I consider myself a social person. I take part in office jokes; I feel happy when something good happens to someone; I feel concerned when something bad happens to someone. I consider a day without making a connection with another person to be a wasted opportunity. And yet, there is always a moment, when I’m waiting in line at the grocery store, in the doctor’s office, or for a vanilla latte at Starbucks when I catch myself thinking, “I hope he doesn’t talk to me.”
Thankfully for my self-image, I don’t seem to be alone. All over the internet, people are coming up with creative ways to avoid making conversation with strangers, from wearing headphones, yawning loudly to feign exhaustion, to faking an important phone call. (I’m guilty of at least two of those strategies.) But why do we go to such extremes to avoid making eye contact with the people standing three feet away from us? The possible reason, I found, is complex.
When I began to search for the explanation to this common social phenomenon, I thought of a variety of options. Many people have rational reasons for why they don’t want to make small talk. As children, we were taught not to talk to strangers. When we were older, we realized our parents gave us this advice because those strangers could have taken us for a ride in their windowless van. The idea that strangers are dangerous may stay with us as we age, even if it is beneath our conscious awareness, convincing us that the world is a dangerous place and we’re better off avoiding new people whenever we can.
Next, I searched for answers in the sphere of evolution. During prehistoric times, there were plenty of reasons to avoid talking to strangers. The introduction of strangers into a social hierarchy would mean a smaller share of group resources and more competition for potential mates. Today, we still have our personal in-groups made up of family and friends, and we weigh our choices for new members carefully. Though most people aren’t thinking about protecting their resources while waiting in line at Best Buy, the consequences of allowing encounters with strangers may have been ingrained in us a long time ago.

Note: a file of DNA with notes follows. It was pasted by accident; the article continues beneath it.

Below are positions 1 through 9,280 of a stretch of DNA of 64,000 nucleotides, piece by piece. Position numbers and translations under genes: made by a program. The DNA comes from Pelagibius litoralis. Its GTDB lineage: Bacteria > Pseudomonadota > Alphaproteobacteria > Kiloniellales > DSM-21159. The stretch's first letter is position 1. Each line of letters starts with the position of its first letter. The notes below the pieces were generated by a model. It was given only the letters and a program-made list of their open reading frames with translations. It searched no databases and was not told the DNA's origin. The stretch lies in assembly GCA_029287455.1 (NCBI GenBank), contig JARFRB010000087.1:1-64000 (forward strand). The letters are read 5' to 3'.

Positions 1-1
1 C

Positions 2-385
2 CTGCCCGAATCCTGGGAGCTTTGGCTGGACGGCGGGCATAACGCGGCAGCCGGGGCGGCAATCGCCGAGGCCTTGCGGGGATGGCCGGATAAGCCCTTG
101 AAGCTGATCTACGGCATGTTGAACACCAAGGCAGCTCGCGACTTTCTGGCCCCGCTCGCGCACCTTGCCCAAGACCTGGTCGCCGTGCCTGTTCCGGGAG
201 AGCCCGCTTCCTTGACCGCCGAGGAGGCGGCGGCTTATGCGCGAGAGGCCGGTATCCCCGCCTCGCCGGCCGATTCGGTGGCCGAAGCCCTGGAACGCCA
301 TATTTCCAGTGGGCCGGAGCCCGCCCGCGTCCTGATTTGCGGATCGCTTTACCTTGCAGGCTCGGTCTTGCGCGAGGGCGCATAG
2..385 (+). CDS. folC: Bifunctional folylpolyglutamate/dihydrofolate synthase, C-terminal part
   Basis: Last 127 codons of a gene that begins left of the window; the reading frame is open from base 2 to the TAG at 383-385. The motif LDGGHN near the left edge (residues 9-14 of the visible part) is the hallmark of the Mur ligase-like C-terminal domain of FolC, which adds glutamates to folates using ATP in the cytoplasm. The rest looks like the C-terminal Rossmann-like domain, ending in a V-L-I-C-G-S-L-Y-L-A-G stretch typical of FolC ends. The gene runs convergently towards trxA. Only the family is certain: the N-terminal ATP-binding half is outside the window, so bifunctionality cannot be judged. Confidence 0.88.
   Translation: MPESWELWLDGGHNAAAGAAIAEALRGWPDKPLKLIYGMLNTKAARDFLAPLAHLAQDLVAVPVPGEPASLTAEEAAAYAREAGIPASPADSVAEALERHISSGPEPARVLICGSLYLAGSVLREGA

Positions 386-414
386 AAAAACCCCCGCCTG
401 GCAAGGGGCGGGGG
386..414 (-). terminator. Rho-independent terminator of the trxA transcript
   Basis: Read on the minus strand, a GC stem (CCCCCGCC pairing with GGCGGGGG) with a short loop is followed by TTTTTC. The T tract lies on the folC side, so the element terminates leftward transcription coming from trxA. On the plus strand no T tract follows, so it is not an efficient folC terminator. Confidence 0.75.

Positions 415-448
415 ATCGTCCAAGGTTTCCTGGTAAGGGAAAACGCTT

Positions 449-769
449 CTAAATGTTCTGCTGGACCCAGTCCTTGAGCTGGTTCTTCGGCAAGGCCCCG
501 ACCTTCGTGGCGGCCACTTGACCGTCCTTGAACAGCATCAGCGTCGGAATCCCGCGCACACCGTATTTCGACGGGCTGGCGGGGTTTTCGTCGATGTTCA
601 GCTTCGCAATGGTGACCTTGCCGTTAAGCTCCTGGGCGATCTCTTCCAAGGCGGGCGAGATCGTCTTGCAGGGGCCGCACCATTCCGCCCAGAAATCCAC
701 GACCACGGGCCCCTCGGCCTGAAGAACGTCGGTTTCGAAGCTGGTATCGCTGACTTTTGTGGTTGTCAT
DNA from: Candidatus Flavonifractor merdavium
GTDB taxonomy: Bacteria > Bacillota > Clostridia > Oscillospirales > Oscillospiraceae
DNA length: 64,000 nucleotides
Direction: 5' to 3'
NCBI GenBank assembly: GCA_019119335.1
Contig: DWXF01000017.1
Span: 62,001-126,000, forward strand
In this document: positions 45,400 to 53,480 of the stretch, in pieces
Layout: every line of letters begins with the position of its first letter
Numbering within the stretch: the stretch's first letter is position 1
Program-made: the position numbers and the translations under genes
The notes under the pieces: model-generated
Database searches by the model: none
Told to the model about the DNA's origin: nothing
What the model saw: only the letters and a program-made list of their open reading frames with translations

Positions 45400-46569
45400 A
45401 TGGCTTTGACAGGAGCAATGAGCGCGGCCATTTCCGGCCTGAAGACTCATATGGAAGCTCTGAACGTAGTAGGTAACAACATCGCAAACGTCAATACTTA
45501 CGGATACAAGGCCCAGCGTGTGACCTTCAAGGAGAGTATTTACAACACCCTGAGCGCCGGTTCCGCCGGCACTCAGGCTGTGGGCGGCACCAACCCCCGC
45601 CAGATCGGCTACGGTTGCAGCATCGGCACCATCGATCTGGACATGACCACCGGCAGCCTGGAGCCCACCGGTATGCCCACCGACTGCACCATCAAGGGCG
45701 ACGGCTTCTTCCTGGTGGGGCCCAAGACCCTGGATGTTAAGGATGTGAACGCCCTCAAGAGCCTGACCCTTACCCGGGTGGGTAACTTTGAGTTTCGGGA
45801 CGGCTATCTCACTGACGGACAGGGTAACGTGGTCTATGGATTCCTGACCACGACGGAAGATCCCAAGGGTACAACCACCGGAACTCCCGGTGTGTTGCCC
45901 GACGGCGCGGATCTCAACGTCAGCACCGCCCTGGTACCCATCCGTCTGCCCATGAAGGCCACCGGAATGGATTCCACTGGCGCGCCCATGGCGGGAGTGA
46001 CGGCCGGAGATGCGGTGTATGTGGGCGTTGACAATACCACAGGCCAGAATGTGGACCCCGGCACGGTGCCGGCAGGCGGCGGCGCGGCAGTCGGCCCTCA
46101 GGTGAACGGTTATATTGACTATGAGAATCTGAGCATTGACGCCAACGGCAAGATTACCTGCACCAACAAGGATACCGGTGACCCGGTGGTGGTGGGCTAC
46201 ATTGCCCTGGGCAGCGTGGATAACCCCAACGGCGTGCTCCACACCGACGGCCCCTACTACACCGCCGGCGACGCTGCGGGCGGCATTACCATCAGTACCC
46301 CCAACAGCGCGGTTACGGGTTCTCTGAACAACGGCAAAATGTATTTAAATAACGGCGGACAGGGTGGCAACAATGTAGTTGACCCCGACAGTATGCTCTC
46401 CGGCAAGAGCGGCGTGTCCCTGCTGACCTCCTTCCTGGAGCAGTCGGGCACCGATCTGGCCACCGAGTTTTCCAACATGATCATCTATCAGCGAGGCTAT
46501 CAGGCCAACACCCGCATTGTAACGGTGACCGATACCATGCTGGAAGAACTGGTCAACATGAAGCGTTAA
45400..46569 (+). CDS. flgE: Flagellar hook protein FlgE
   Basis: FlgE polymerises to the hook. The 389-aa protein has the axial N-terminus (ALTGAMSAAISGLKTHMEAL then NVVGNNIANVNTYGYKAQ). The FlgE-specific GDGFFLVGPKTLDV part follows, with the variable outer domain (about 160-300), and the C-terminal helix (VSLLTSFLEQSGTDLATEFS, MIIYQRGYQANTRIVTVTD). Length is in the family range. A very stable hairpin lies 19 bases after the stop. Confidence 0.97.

Unfortunately for my theory of evolved selfishness, research into the subject tends to suggest that people are generous with strangers. In fact, people are inclined to be kind to strangers even if they never expect to see them again. So why doesn’t this rule apply to small talk? Making a stranger feel worthy of your time and conversation must constitute a significant act of generosity toward them.
The answer may lie in the diffusion of responsibility. This psychological principle suggests that people are less likely to take action in a situation if there are other people present who could share in the responsibility. Though often used to explain why competent adults don’t step up to help in crises, it can also explain why we don’t feel an obligation to talk weather with the people around us. Most small talk with strangers occurs in public places, with the duty to make conversation spread out among many possible candidates. I know I’m more likely to chat with a stranger when I’m alone in an elevator with them instead of behind them in a crowded supermarket.
So the next time that you’re staring at your shoes while waiting for the bus to come, remember that we can be responsible for great acts of generosity toward strangers, including asking the person next to us if they caught the game last night.
If you want to ask them, that is. It’s really your call.